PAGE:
Quantum Physics (quant-ph) updates on the arXiv.org e-print archive

We analyse a method for the construction of the potential-energy function from the moments of the ground-state density. The sum rule on which some expressions are based appear to be wrong, as well as the moments and potential-energy functions derived for some illustrative examples.

We introduce a protocol for dynamical dispersion engineering in an atomic chain consisting of an ordered array of multi-level atoms with subwavelength lattice constant. This chain supports dark states that are protected from dissipation in the form of photon emission and can be understood as propagating spin waves traveling along the array. By using an external control field with a spatially-varying elliptical polarization we correlate internal and external degrees of freedom of the array in a controllable way. The coherent control over the atomic states translates into control over the group velocity of the spin waves. A traveling excitation can be stored and released without dissipation by adiabatically changing the control field amplitude. This protocol is an alternative to the more conventional electromagnetically-induced transparency, and exemplifies the rich physics born of the interplay between coherent control and correlated decay.

Single-photon emitters are essential for enabling several emerging applications in quantum information technology, quantum sensing and quantum communication. Scalable photonic platforms capable of hosting intrinsic or directly embedded sources of single-photon emission are of particular interest for the realization of integrated quantum photonic circuits. Here, we report on the first-time observation of room-temperature single-photon emitters in silicon nitride (SiN) films grown on silicon dioxide substrates. As SiN has recently emerged as one of the most promising materials for integrated quantum photonics, the proposed platform is suitable for scalable fabrication of quantum on-chip devices. Photophysical analysis reveals bright (>$10^5$ counts/s), stable, linearly polarized, and pure quantum emitters in SiN films with the value of the second-order autocorrelation function at zero time delay $g^{(2)}(0)$ below 0.2 at room temperatures. The emission is suggested to originate from a specific defect center in silicon nitride due to the narrow wavelength distribution of the observed luminescence peak. Single-photon emitters in silicon nitride have the potential to enable direct, scalable and low-loss integration of quantum light sources with the well-established photonic on-chip platform.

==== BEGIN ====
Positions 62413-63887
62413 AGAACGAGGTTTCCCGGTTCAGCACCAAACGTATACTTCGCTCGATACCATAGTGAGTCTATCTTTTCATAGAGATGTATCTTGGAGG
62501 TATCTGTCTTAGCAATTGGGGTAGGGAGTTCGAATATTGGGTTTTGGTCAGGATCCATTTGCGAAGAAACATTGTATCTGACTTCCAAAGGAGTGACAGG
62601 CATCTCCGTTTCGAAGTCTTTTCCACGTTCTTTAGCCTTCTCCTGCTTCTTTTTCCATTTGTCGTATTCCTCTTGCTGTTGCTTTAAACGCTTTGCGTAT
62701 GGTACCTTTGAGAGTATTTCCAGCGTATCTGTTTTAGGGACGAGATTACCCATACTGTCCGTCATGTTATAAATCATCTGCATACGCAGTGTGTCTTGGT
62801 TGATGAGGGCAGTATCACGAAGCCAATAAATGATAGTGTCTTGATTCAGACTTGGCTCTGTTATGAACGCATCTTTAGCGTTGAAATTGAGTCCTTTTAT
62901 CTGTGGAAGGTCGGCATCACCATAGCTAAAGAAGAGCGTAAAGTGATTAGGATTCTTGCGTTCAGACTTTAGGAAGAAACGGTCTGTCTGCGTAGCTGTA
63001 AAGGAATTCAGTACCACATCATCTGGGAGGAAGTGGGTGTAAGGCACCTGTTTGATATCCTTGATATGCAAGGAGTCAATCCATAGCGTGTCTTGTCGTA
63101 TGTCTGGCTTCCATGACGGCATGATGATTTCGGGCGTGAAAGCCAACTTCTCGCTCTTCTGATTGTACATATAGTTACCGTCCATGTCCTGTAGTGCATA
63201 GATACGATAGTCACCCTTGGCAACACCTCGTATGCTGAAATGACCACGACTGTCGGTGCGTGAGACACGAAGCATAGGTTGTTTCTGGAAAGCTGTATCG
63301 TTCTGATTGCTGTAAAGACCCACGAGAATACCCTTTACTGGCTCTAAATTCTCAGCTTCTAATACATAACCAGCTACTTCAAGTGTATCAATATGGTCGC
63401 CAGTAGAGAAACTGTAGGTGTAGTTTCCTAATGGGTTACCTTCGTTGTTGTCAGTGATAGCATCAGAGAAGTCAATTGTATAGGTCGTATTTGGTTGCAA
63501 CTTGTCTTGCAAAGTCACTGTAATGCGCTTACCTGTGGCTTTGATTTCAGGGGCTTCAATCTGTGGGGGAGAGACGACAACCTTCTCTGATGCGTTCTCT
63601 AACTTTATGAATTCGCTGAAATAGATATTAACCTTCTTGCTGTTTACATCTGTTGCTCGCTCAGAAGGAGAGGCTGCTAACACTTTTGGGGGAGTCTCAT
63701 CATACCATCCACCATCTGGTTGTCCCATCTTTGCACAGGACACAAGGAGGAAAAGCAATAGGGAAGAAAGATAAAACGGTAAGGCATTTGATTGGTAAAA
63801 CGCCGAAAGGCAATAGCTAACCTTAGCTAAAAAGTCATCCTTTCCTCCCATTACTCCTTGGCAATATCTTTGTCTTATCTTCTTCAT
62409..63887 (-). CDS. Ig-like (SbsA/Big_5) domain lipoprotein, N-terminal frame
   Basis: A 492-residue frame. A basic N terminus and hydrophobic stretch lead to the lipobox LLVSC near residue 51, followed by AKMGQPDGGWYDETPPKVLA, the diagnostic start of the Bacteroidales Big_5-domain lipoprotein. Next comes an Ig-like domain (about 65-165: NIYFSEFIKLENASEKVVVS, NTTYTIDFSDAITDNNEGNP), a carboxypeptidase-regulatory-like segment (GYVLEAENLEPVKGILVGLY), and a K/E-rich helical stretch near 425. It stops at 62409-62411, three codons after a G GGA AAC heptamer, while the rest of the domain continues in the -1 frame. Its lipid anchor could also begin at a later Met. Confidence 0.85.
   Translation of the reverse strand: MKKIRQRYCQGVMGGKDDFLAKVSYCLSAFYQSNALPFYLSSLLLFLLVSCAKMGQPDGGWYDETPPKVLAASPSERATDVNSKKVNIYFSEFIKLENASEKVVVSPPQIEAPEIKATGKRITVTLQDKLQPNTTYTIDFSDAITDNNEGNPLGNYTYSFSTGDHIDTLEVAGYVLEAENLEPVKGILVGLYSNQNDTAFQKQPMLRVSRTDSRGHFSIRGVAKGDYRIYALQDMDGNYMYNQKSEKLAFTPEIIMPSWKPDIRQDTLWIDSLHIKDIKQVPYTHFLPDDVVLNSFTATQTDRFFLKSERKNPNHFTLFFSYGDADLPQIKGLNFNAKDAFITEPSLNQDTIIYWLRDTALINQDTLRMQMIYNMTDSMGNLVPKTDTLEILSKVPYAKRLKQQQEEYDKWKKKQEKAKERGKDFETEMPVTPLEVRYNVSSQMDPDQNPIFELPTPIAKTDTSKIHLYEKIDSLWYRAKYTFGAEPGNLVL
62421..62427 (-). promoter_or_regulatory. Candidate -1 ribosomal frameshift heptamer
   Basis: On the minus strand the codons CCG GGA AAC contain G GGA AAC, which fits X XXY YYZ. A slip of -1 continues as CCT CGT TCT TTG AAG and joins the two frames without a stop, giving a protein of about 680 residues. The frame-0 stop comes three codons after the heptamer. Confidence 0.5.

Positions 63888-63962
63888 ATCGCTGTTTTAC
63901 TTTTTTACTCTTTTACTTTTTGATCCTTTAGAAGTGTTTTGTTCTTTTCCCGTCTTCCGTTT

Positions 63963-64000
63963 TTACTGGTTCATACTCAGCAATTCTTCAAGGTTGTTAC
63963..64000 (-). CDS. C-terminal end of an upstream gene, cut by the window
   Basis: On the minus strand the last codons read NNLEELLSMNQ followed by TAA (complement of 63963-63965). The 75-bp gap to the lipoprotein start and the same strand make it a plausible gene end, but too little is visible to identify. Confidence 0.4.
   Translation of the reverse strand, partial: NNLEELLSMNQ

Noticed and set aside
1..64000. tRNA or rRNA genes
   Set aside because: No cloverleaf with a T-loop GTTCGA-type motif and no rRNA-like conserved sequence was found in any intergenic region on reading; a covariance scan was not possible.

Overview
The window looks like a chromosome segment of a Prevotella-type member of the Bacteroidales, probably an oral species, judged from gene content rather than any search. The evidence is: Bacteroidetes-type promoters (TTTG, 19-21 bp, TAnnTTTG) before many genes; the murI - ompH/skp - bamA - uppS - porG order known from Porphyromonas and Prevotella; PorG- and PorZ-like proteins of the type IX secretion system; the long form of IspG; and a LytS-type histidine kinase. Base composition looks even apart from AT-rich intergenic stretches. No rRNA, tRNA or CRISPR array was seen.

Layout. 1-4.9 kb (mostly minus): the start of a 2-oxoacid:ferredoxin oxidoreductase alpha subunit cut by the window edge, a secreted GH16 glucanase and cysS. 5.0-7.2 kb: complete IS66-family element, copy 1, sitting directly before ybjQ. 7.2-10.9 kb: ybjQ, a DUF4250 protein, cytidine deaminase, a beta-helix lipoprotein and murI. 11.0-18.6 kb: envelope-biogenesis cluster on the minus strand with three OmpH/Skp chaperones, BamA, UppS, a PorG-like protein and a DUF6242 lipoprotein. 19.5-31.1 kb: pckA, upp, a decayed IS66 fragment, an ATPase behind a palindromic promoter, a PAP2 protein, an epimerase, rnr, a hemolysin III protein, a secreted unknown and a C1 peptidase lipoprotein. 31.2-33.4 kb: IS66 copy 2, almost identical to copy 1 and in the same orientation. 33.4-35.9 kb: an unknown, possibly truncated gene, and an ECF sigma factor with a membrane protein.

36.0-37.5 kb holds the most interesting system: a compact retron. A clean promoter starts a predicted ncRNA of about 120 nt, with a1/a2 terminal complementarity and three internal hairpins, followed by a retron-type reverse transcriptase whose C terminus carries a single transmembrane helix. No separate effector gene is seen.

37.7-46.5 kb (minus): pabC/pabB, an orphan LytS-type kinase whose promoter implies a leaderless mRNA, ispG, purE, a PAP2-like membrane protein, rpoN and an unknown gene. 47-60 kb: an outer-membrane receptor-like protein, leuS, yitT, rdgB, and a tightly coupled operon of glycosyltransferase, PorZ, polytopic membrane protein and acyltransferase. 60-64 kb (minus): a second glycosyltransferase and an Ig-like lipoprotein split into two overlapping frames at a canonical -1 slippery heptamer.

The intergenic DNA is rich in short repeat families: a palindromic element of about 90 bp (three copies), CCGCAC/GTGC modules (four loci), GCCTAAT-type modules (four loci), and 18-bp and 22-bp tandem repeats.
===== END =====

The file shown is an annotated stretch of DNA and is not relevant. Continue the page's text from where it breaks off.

To witness quantum advantages in practical settings, substantial efforts are required not only at the hardware level but also on theoretical research to reduce the computational cost of a given protocol. Quantum computation has the potential to significantly enhance existing classical machine learning methods, and several quantum algorithms for binary classification based on the kernel method have been proposed. These algorithms rely on estimating an expectation value, which in turn requires an expensive quantum data encoding procedure to be repeated many times. In this work, we calculate explicitly the number of repetition necessary for acquiring a fixed success probability and show that the Hadamard-test and the swap-test circuits achieve the optimal variance in terms of the quantum circuit parameters. The variance, and hence the number of repetition, can be further reduced only via optimization over data-related parameters. We also show that the kernel-based binary classification can be performed with a single-qubit measurement regardless of the number and the dimension of the data. Finally, we show that for a number of relevant noise models the classification can be performed reliably without quantum error correction. Our findings are useful for designing quantum classification experiments under limited resources, which is the common challenge in the noisy intermediate-scale quantum era.